The hypothetical liquidation transaction is a disposition by the partnership of all of its assets in a fully taxable transaction for cash equal to the fair market value of the assets, subsequent payment by the partnership of all of its liabilities, followed finally by the distribution of the remaining proceeds to its partners.
The modified previously taxed capital method modifies the above approach as follows:
- The amount of cash a partner would receive upon a hypothetical liquidation and the calculations of gains or losses from the transaction would be based on the fair market value of the assets, if readily available. If not readily available, the partnership may determine its net liquidity value and gains and losses using such asset bases as calculated under Section 704(b), GAAP, or the basis set forth in the partnership agreement for purposes of determining what each partner would receive if the partnership were to liquidate; and
- All liabilities are treated as nonrecourse for purposes of the second and third bullet points related to the calculation of gain or loss, respectively.
As noted above, the IRS is seeking comments on the following topics:
- Whether the methods used to satisfy the tax capital reporting requirement described in the Notice should be modified or adopted;
- Whether an ordering rule should apply to the basis used in determining the partnership’s net liquidity value;
- How, if at all, the tax capital reporting requirement should be modified to apply to partnerships that are treated as publicly-traded partnerships under Section 7704 of the Internal Revenue Code;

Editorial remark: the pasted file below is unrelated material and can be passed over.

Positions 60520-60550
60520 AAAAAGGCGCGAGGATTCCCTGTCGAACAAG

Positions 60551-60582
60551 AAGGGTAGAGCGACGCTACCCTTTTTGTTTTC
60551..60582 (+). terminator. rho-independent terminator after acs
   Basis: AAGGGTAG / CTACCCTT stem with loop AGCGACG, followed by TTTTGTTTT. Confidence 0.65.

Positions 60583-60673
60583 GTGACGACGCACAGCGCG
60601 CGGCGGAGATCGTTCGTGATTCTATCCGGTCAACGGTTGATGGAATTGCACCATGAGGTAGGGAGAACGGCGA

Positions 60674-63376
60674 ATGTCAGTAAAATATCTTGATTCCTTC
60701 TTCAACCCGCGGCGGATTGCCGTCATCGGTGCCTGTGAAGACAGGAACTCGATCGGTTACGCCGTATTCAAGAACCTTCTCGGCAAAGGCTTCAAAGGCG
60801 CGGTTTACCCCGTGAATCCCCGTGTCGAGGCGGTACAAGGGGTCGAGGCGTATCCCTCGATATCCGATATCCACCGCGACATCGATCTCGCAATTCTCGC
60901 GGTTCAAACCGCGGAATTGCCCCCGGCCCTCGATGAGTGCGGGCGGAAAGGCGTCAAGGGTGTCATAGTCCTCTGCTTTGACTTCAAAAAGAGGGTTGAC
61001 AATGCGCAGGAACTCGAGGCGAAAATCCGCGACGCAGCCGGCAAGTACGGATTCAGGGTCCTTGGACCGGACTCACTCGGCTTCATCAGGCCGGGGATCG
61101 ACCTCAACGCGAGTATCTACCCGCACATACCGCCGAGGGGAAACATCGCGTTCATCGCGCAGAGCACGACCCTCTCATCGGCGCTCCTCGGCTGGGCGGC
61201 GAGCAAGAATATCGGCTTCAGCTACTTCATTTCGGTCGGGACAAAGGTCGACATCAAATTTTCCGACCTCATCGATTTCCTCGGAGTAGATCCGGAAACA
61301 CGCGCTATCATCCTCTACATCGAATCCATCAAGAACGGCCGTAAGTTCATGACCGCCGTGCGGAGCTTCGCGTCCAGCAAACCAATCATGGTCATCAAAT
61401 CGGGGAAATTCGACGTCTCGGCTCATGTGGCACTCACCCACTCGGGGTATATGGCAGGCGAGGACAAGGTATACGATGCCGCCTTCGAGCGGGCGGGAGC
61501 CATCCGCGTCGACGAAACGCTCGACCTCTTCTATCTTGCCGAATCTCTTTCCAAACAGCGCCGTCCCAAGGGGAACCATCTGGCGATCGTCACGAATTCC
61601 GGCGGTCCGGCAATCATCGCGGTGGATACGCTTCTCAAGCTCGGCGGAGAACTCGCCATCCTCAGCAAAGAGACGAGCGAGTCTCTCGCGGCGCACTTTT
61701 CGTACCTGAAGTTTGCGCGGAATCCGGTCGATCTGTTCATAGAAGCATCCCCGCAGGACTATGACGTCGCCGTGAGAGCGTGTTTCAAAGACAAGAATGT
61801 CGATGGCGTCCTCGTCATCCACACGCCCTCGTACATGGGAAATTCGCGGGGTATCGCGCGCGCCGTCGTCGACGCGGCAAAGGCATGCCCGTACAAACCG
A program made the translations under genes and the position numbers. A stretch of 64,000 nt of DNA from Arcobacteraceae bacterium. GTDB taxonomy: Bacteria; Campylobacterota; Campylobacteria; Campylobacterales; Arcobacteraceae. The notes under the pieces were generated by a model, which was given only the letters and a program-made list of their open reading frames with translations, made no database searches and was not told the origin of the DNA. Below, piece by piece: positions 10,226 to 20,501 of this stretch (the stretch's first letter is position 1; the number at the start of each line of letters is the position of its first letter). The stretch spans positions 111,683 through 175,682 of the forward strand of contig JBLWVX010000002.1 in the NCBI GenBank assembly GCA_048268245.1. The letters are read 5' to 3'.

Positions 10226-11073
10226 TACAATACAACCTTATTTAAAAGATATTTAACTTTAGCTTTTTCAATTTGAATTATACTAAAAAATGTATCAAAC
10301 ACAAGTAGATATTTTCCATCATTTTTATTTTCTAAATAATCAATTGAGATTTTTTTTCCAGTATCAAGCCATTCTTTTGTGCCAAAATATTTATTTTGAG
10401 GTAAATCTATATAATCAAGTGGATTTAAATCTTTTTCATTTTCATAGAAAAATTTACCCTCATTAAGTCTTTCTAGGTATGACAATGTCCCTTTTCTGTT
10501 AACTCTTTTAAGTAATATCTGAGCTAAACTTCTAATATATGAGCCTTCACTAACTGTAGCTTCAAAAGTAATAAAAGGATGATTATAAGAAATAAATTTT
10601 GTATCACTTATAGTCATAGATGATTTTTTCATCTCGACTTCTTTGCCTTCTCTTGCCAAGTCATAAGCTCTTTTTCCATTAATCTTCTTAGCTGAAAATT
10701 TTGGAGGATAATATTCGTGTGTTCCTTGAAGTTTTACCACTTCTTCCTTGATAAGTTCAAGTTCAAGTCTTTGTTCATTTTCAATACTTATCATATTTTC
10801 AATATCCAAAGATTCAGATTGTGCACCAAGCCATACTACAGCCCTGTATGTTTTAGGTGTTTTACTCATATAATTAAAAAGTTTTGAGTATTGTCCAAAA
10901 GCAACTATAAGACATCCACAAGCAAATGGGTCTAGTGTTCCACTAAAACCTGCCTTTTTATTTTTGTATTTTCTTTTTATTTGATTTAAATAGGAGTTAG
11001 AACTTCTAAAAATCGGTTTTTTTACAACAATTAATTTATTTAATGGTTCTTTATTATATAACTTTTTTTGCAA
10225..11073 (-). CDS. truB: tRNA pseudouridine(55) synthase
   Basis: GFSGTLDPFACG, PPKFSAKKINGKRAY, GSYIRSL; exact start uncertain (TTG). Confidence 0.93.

- Whether other methods should be permitted for purposes of meeting the tax capital reporting requirement and, if recommended, what additional guidance would be necessary; and
- Whether, and in what circumstances, limitations should be imposed on partnerships to change from one method to another, including compliance with such rules in the case of the merger of partnerships using different methods.
Written or electronic comments must be received by Aug. 4, 2020 and should contain reference to Notice 2020-43.
Next Steps for Private Equity & Venture Capital Firms
Private equity and venture capital funds and their flow-through portfolio companies may be in the midst of preparing for the new tax capital reporting requirements. This latest Notice is an indication of the IRS’s thoughts on what the reporting could look like, but also serves as a reminder that the guidance may still shift before the reporting for the 2020 tax year begins in earnest.
Private equity and venture capital funds should review the Notice and consider how the currently proposed methods of tracking tax capital accounts will impact their efforts of preparing their compliance processes and how they might be able to adjust to potential further changes to the acceptable tax capital account tracking methodologies. For more information, please contact us.
Rob Kerr is a Tax Managing Director and a Member of the Private Equity & Venture Capital Practice. He can be reached at 401.626.3228 or email@example.com.